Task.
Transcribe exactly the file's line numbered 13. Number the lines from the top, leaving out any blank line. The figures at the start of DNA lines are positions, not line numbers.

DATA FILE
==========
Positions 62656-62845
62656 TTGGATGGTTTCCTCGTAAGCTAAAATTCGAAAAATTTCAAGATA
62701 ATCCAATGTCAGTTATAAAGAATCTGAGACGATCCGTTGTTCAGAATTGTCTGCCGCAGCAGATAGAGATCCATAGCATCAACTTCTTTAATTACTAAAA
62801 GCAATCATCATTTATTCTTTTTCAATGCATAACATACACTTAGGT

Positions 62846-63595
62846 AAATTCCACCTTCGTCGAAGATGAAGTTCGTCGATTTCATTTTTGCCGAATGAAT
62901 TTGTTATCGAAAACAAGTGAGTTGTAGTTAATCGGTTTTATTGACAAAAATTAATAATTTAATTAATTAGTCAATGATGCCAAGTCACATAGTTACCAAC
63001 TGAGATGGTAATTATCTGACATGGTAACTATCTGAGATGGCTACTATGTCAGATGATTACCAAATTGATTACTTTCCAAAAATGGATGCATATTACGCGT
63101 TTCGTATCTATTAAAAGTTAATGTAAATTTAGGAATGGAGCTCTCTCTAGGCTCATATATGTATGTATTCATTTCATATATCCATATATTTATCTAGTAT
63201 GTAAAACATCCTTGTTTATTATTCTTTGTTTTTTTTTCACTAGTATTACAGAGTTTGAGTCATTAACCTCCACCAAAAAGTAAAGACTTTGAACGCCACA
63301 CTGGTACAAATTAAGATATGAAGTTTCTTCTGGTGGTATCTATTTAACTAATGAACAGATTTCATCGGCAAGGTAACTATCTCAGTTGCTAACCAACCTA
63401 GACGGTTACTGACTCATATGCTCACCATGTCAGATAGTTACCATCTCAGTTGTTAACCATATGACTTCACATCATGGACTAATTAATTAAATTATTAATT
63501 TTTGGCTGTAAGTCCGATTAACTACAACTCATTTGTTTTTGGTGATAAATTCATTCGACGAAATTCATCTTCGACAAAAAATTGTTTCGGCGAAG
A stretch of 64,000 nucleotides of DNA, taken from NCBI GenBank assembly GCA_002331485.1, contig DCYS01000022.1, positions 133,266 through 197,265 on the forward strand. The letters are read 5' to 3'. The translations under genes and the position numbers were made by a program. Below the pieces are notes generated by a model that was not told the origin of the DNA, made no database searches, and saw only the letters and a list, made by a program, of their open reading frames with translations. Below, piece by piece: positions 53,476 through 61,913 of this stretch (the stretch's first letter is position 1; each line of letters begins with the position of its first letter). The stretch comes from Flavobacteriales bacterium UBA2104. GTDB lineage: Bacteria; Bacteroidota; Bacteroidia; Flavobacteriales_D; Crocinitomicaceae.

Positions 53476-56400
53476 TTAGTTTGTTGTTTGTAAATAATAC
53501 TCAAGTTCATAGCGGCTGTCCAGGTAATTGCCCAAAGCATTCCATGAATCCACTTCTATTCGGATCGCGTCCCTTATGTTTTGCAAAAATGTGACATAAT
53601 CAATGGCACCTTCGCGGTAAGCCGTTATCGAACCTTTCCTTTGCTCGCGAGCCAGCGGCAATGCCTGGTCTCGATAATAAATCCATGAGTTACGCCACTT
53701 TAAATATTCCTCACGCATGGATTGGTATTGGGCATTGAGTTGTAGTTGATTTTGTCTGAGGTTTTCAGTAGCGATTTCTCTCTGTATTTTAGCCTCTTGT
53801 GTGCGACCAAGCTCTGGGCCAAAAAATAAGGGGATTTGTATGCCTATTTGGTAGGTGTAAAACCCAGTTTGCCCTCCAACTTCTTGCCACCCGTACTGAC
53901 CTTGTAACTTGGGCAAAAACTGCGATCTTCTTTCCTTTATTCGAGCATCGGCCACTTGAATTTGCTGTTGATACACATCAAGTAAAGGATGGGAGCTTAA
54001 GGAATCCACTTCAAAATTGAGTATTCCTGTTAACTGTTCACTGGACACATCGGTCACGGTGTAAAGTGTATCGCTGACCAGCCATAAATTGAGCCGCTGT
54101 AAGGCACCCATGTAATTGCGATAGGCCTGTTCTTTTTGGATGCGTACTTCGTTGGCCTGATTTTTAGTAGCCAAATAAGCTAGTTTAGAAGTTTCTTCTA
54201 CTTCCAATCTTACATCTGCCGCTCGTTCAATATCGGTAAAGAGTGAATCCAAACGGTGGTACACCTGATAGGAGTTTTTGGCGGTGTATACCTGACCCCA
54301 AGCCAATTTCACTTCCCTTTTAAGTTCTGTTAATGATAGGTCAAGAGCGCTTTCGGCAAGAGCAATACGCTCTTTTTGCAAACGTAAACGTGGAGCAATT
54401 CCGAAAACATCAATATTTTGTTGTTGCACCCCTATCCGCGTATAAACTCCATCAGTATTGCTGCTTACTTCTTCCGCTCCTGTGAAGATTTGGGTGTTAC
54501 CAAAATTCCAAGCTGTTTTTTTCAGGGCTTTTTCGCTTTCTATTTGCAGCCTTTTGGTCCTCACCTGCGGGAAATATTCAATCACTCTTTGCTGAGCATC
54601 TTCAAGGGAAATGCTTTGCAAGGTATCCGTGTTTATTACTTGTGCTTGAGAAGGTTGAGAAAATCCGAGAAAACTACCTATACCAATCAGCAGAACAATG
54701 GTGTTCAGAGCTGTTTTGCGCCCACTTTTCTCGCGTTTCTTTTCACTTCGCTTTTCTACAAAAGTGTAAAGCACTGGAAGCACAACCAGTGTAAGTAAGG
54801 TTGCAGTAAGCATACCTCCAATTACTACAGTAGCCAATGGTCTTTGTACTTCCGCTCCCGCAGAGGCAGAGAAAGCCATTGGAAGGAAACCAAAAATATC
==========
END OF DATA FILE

63501 TTTGGCTGTAAGTCCGATTAACTACAACTCATTTGTTTTTGGTGATAAATTCATTCGACGAAATTCATCTTCGACAAAAAATTGTTTCGGCGAAG